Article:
Breathing life into a picture takes vulnerability. It’s an act in which the photographer lends the viewer his eyes and says, “Really look at this. Here is something to be seen.” Through his use of camera angles, focus, color settings, and light exposure, we catch a glimpse of what the photographer values, what he or she believes. A good picture reaches us on a soul level—then triggers a response.
“Humans are visual beings, and when something as real as a photograph is presented to us, it can touch us in unexpected ways,” says Dan Fenstermacher, who works as a documentary and street photographer as well as a photography instructor at West Valley College. “Reading about the atrocities of war or the effects of a natural disaster don’t evoke as much empathy as a powerful photograph, in my opinion.”
With a knack for capturing strong emotion through the gestures and expressions in his candid shots, Dan “aims to shed light on the perseverance of the human spirit in overcoming life’s challenges.” To see this in action, look no further than his Perceptions of Identity series. Through these visceral images, Dan introduces viewers to individuals combating mental illness. The project, which was featured in Huffington Post, seeks to “humanize misconceived perceptions by fostering dialogue and giving voices to a misunderstood and misrepresented community.”
His depictions of obsessive-compulsive disorder are among the most striking—perhaps because he himself strives to keep the condition in check. In one image, a man pours Windex into a coffee mug while a small army of Lysol spray, Clorox wipes, and Dawn dishwasher soap bottles crowd his coffee table. In another, a woman wearily washes up, seven bottles of hand sanitizer lining her Saran-wrapped sink counter—their nozzles swiveled (almost accusingly) in the direction of her hands.
Surprisingly, Dan discovered his inner shutterbug later on. Although he received a tiny polaroid that captured thumbnail-sized photos as a kid, he didn’t obtain his first serious camera until his undergrad years. And even then, he was planning a career in marketing. “I’m gonna get into advertising and make these really funny Doritos commercials for the Super Bowl. It’s gonna be creative and fun,” Dan says, recalling his naive younger mindset during an interview with photography podcast StreetPX. On realizing marketing was a lot of paperwork and “Excel spreadsheets as far as the eye could see,” he determined to apply his El Camino College photography classes as a fine arts instructor at Xiangfan University in China. Dan has worked with cameras ever since, securing snapshots of life across four continents.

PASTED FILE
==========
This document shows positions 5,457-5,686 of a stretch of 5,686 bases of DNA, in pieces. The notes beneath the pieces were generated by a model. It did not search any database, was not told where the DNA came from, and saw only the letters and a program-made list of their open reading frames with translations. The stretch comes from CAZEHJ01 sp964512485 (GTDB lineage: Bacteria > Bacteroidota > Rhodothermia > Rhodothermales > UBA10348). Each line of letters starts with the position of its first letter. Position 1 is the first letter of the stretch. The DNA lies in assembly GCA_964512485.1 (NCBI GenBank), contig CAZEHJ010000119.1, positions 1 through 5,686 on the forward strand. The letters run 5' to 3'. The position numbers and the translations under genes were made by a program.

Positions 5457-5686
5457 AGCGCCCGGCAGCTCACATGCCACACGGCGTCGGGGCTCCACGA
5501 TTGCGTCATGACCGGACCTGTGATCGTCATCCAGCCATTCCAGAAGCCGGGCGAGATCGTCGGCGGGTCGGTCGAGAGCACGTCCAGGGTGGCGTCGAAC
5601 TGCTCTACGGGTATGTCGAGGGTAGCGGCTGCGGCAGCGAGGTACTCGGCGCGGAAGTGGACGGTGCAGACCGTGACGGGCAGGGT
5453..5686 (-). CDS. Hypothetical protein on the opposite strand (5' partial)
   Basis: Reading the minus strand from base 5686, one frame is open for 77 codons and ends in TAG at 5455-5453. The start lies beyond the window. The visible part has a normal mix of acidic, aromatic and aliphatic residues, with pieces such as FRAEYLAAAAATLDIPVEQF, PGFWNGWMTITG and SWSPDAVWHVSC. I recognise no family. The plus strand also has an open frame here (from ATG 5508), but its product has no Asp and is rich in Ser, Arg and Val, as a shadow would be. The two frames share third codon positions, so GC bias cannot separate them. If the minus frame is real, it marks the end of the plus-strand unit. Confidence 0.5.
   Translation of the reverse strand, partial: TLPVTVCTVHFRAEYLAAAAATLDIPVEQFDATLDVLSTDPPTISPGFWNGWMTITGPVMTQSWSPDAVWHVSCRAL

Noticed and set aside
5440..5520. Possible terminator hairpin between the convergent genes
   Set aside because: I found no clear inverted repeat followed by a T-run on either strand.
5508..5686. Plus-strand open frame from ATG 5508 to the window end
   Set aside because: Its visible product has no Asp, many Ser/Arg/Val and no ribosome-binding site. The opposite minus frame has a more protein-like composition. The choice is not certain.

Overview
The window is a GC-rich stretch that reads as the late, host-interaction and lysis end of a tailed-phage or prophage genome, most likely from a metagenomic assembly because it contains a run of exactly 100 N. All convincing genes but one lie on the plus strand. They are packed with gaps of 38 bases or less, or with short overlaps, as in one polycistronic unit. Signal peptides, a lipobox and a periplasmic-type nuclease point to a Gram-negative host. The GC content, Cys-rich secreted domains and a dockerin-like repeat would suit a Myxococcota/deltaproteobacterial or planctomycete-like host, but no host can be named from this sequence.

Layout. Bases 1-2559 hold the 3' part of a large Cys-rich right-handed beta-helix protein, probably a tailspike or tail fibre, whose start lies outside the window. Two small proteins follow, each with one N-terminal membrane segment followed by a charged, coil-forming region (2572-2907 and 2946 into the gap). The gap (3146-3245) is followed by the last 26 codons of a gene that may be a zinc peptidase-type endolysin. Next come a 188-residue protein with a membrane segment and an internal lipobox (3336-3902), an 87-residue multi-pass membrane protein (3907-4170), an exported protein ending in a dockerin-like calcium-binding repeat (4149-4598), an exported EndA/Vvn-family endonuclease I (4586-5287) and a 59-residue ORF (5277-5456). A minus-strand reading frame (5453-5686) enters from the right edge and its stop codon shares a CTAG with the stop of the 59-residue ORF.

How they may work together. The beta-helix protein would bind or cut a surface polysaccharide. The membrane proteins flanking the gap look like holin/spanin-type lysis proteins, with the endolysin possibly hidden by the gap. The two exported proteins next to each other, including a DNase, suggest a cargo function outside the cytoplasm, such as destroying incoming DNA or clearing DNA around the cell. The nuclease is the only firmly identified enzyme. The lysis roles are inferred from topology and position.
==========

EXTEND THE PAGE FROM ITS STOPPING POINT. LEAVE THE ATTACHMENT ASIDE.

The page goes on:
“We are all connected. Life is about helping others and, in return, receiving help as well.”
For one of his international projects, Dan flew to New Delhi, India, to recognize rickshaw drivers. “Yellow and green three-wheeled 150cc engine rickshaws of Delhi swarm the city like locusts and engulf its alleyways and streets,” he writes alongside the portraits. “Decorated to the individual driver’s taste, the rickshaws take on a home-like environment for the drivers and represent the lifeblood of India’s public transportation.” Delightfully dissimilar to New York taxis, these dented, scraped rigs are often outfitted with orange flowers and chili peppers to ward off evil spirits, with pictures of Hindu deities on the dashboard for added protection.
Another project drew him to a nursing home in Costa Rica to take senior portraits. There, he contemplated the cycle of life and our return to dependency, highlighted the importance of elders to society, and strove to catch the essence of each senior. “We are all connected,” Dan explains. “Life is about helping others and, in return, receiving help as well.” He fondly recalls the residents traveling by van to witness their portraits at a local art museum.
Closer to home, Dan documents parades, festivals, and other events around the Bay Area. His picture of a local wrestler backflipping off the ropes to defeat a prone opponent won the American Experience category of the 15th Smithsonian Photo Contest.
Even when he’s giving his camera a chance to breathe, Dan is talking photography with his students at West Valley. “I like seeing the progress of students at the end of the semester compared to where they started in week one,” he observes. “When a student feels excitement or pride about their work, I also feel and share that energy.” It seems teaching, like photography, is an exercise in empathy.
This article originally appeared in Issue 11.2 “Device”